I have a suggestion for Mike Herriott: Apply to perform at the 2003 International Association of Jazz Educators convention in Toronto. Herriott appears to be known among Canadian jazz listeners, but his touring schedule, which is confined to venues within that country, implies that he receives insufficient exposure south of the border. He should receive more.
Not only a fine technician, but also an imaginative soloist, Herriott's second, and recently released, CD, A Piece Of The Action,
provides exposure to an audience of Americans who appreciate fine brass work. Herriott not only switches to flugelhorn or trombone as the exigencies of the tunes demand, but also he has recruited his brass-playing friends to fill out the four-part harmonies on some of his original compositions. Except for "Body And Soul," A Piece Of The Action
features Herriott's tunes inspired by the personalities of some of his closest acquaintances, including family members and the owner of Vancouver-based Boathouse Records, Hugh Fraser.
While the following comparison may be unfair to both parties (because I'm sure they would point out dissimilar elements of style), Herriott reminds me of Doc Severinsen. Both were schooled in the performance of the classical trumpet works, and both employ a thrilling, but understated, command of the instrument. Without ornamentation or flashiness, Herriott employs the entire range of his instrument, from the lower range to a quick flight to the higher notes (and always on pitch).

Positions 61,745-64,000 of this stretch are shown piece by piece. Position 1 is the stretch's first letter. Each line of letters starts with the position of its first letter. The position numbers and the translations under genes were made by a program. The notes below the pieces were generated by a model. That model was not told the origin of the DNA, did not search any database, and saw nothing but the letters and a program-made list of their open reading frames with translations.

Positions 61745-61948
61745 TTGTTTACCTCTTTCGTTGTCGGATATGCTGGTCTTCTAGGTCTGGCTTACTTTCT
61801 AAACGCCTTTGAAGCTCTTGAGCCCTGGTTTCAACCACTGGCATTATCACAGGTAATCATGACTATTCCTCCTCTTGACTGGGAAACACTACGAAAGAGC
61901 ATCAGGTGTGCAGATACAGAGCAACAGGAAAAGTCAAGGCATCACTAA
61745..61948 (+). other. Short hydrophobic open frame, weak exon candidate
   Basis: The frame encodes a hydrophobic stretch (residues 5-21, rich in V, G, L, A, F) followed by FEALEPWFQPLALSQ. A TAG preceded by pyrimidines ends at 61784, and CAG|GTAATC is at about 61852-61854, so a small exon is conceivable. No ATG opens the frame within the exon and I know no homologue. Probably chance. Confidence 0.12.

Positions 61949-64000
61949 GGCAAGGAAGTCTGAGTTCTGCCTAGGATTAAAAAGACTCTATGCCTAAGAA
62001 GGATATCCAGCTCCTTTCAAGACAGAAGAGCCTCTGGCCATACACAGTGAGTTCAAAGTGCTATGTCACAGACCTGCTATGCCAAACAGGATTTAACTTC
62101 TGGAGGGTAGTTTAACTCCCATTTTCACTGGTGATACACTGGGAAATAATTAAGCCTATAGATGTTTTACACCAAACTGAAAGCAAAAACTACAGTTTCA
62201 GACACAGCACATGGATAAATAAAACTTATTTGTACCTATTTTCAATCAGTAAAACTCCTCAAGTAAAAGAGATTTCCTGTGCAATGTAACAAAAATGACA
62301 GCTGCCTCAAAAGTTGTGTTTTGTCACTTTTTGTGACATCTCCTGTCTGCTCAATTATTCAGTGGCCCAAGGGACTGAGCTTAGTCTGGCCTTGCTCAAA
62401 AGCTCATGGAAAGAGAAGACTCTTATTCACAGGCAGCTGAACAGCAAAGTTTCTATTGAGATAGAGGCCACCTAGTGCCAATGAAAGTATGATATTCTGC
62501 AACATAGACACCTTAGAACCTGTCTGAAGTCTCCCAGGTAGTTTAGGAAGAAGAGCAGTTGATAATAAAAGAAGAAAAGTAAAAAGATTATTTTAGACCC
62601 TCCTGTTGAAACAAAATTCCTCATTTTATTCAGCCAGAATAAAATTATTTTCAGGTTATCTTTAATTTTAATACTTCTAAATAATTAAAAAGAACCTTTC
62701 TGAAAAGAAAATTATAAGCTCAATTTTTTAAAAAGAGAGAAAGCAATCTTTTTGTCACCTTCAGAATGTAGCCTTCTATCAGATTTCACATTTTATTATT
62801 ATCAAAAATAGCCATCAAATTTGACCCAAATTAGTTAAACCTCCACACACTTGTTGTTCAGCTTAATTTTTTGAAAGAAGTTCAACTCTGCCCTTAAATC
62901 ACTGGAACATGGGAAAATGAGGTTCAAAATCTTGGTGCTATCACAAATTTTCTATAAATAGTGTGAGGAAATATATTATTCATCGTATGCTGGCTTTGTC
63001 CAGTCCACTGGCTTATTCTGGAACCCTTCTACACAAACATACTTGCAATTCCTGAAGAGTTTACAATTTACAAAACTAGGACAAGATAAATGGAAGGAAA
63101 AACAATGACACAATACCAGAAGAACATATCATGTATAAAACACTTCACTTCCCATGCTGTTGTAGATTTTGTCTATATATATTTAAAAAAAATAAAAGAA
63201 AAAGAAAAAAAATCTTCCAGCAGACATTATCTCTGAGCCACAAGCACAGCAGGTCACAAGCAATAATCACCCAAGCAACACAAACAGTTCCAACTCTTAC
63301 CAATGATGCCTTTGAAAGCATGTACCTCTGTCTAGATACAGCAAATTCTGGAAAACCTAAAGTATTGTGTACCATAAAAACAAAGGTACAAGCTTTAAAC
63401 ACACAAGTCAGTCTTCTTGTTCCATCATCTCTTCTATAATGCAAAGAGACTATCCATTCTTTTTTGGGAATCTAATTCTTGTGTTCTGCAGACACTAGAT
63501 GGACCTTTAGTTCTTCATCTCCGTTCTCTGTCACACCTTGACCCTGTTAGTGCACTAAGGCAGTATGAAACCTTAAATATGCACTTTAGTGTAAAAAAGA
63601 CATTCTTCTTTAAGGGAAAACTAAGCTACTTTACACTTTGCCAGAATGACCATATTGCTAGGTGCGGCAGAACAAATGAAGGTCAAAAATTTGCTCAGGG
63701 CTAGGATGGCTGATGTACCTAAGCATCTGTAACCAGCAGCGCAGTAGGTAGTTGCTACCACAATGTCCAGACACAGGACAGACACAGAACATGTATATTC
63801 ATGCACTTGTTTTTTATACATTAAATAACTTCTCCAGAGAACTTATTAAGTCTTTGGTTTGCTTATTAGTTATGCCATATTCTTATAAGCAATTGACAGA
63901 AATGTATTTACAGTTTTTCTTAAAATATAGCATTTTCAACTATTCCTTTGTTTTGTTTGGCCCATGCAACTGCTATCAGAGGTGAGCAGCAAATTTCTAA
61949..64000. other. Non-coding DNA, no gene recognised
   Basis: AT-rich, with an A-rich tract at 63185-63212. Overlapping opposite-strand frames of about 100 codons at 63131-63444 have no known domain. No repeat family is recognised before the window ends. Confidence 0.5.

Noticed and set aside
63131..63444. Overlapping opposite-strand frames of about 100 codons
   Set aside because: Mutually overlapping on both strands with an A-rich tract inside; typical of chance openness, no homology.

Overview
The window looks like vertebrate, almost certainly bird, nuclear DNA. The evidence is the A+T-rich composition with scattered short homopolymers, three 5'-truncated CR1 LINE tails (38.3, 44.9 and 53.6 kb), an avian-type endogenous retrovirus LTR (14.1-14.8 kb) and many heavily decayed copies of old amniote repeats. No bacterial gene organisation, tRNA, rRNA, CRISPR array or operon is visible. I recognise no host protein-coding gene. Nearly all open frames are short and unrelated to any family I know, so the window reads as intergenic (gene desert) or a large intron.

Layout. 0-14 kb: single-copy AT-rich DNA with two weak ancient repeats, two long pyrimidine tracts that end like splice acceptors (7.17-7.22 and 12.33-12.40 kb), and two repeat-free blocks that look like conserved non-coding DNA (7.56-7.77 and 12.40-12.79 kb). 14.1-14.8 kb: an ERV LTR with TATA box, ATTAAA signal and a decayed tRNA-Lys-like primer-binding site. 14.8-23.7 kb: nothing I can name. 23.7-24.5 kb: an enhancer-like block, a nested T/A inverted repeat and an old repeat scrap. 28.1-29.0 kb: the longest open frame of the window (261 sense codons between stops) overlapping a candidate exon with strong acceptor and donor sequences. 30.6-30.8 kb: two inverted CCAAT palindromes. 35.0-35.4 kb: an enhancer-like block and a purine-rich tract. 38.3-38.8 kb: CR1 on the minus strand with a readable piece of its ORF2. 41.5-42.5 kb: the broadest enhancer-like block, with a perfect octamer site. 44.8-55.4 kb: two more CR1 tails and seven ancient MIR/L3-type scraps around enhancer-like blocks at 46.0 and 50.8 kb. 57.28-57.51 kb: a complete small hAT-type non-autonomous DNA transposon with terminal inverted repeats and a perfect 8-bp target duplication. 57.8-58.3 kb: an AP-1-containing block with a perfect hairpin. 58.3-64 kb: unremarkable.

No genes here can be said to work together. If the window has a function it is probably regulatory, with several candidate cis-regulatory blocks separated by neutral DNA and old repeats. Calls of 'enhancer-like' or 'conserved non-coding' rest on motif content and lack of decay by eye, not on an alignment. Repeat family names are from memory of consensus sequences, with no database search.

I found myself replaying moments throughout the CD because of the aptness of Herriott's ideas that flow through his instrument. For example, the last 8 bars of his solo on "What If..." consist of tossed-off grace notes, almost imperceptible flatted fifths and ninths, a slight punctuation in beautifully shaped high notes followed by a cascade into the lower range of his instrument, and a final tension that ends his improvisation on a sixth instead of the tonic root. And yet, the effortlessness and naturalness of the finely crafted solo imply that its shape took form as Herriott extemporaneously built his previous ideas into a structural whole, rather than following preconceived phrases.
The sound of Herriott's group is notable too because, more often than not, he uses a brass choir-like fullness with shifting internal modulations. And rather than relying on a piano to lay down the chords behind the group, guitarist Pat Coleman provides a lighter touch, playing unison boppish lines with Herriott on "A Piece Of The Action" or stepping out as a featured performer on his own piece, "Mr. Lister," its faster groove offering the chance for Coleman to shine as bassist Ken Lister pushes the group with sureness and strength.
The fact that Herriott based each of the songs on varying personalities creates a compelling composite of styles differentiated by rhythm, meter or melody--but complemented by a consistent clarity of articulation and brassy molding of effect. A consummate professional, Herriott does more than maintain absolute control of his instrument: He uses it to convey the spirit of the people he honors, as well as his own.